NEW YORK (TheStreet) - If you look at the market reaction to both McDonalds (MCD) and Starbucks (SBUX) after their quarterly reports today (McDonalds before the open and Starbucks after the close), the muted stock reaction could make you think these were similarly looking quarters. But that was not the case at all. </p>
The McDonald's report was point blank disappointing. The US ended the year with December same store sales down 3.8%. The stock didn't go down because, well, the stock has done nothing for a year - up just 9% in 2013, well underperforming the market. On the other hand, Starbucks--which surged 46% in 2013--is consolidating amidst macro uncertainty but reiterated very strong long-term growth drivers.
The contrast between McDonald's and Starbucks is an interesting case study, because they are both huge global chains. Both have struggled in the past to match growth and value. Between 1997 and 2002, we saw the decline of McDonalds as the company focused on building new stores instead of focusing on customer satisfaction. The company turned itself around by focusing on identity. The same thing happened to Starbucks in 2008 when the chain got too caught up in expansion and lost the Danny Meyer focus on the customer--just before Howard Schultz returned as CEO and focused again on image.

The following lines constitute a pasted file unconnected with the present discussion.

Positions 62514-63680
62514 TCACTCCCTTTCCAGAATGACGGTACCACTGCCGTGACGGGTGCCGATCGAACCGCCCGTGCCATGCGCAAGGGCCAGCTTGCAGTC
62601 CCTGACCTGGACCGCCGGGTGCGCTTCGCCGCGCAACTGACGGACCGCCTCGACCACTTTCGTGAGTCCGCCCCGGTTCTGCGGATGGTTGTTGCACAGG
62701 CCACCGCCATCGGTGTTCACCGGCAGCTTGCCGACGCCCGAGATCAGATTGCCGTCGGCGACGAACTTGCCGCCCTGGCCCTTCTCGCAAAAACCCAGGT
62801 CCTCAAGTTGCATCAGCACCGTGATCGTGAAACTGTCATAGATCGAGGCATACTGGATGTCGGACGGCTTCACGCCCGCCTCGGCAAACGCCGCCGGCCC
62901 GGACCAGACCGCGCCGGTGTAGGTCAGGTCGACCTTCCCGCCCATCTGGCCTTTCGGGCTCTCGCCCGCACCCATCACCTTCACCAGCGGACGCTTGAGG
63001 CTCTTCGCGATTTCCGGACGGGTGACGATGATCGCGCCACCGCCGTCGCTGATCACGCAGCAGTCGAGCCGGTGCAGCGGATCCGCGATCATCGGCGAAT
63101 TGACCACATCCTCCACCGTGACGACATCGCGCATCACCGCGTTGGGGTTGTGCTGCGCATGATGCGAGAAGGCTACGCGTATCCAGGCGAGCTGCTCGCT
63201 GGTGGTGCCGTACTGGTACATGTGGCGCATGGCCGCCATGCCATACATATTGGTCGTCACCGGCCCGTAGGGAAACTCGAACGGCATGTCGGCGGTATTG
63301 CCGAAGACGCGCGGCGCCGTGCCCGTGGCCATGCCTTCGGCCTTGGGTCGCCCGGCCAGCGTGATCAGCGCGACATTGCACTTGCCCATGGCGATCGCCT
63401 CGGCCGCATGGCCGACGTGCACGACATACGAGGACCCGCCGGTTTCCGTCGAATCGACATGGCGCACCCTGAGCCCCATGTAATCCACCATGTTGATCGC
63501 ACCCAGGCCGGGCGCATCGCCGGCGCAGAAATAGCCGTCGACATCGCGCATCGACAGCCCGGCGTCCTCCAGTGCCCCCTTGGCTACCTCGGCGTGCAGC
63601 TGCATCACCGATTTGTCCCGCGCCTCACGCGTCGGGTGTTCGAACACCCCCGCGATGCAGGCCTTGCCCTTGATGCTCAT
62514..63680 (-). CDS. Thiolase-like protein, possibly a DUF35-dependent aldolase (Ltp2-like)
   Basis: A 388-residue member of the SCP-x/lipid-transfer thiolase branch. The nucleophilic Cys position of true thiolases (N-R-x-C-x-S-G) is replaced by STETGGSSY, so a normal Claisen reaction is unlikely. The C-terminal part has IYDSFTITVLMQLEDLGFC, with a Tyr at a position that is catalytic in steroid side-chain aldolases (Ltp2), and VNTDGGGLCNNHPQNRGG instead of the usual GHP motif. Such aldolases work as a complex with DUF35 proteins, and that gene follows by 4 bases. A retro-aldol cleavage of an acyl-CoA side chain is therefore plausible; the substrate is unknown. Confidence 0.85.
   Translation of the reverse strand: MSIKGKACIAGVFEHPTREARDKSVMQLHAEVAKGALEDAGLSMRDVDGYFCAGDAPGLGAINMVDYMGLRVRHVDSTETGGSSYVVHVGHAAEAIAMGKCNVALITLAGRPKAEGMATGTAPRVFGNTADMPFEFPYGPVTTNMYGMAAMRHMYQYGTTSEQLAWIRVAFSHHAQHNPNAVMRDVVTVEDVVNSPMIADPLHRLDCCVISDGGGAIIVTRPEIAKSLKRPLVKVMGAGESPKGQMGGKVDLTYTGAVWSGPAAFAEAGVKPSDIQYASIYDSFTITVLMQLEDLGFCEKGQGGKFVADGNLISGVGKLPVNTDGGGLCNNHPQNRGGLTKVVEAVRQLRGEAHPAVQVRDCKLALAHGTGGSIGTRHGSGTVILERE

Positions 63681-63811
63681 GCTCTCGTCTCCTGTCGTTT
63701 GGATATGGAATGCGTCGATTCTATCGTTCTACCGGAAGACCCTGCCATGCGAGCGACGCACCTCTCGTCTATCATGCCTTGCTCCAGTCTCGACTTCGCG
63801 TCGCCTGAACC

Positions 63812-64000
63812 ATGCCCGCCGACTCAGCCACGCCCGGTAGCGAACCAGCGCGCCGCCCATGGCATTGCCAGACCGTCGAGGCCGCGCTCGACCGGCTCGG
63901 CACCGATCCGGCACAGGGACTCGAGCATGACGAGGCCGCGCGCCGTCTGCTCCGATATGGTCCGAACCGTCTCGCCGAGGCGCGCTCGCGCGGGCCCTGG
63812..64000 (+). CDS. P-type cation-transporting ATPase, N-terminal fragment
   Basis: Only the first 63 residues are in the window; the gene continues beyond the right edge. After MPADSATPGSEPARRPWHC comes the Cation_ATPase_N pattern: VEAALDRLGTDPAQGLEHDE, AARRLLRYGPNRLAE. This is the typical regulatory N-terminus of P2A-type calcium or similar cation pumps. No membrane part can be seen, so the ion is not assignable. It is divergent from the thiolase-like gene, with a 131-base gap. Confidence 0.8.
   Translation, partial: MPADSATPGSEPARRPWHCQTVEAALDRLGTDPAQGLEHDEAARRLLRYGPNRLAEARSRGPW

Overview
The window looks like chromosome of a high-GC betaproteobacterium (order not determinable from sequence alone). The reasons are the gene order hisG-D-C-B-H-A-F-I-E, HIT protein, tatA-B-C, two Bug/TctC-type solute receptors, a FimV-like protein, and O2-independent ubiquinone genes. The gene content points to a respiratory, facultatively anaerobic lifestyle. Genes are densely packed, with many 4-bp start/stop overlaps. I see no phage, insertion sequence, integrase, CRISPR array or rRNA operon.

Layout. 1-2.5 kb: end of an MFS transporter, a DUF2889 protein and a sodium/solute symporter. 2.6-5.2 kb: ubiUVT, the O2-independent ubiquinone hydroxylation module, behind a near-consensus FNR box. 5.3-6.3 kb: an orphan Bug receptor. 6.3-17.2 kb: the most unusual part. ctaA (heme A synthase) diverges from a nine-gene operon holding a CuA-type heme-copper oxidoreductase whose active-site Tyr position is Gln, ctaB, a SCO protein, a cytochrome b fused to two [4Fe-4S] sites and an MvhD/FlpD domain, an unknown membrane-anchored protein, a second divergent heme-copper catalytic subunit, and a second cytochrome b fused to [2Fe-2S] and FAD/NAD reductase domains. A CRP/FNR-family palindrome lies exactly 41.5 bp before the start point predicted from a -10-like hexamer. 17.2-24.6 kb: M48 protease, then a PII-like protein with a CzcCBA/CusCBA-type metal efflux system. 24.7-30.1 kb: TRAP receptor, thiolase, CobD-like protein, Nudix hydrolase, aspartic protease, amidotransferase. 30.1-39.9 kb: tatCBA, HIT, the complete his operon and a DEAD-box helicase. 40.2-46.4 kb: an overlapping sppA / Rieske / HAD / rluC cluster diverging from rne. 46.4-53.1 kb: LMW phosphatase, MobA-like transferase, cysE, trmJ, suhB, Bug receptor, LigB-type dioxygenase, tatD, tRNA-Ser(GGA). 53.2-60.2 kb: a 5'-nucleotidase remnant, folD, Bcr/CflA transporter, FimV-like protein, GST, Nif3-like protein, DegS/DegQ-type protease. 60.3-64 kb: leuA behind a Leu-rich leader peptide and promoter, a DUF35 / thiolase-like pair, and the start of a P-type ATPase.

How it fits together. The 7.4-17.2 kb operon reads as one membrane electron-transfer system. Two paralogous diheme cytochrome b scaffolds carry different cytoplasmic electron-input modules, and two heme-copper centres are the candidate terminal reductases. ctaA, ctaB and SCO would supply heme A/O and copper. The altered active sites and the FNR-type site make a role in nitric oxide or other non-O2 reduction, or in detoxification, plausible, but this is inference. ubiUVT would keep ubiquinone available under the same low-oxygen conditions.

But, the difference between the two companies now? Starbucks, under Schultz, learned to right the ship in terms of value and then jumped back into growth - focusing on international opportunities, new channels--including juice, snacks, and tea, consumer products, and health & wellness. The latest Starbucks quarter reflected superior performance in amidst worrisome spending period. While the Americas comps of 5% were below the 15 consecutive quarters we have gotten above 7%, the number is still double the comp growth of peers. EMEA recovered, with Starbucks delivering a 5% same-store-sales growth figure for the region--the strongest performance in over 3 years. The CAP region saw comps up 8% and, importantly, Schultz re-emphasized China as a growth engine for the company. Plus, Schultz is anticipating and acknowledging the shift to online by emphasizing gift cards in particular--being proactive and making dynamic choices and changes.McDonald's hasn't embraced innovation to even a fraction of the degree, and that is showing up in its results. The company is suffering from lack of compelling new products, a menu that is too complicated, and poor execution. Results in Europe, with same-store sales up 0.5% in December, also came in below estimates. And APMEA saw a decline of 2.1% in same-store sales.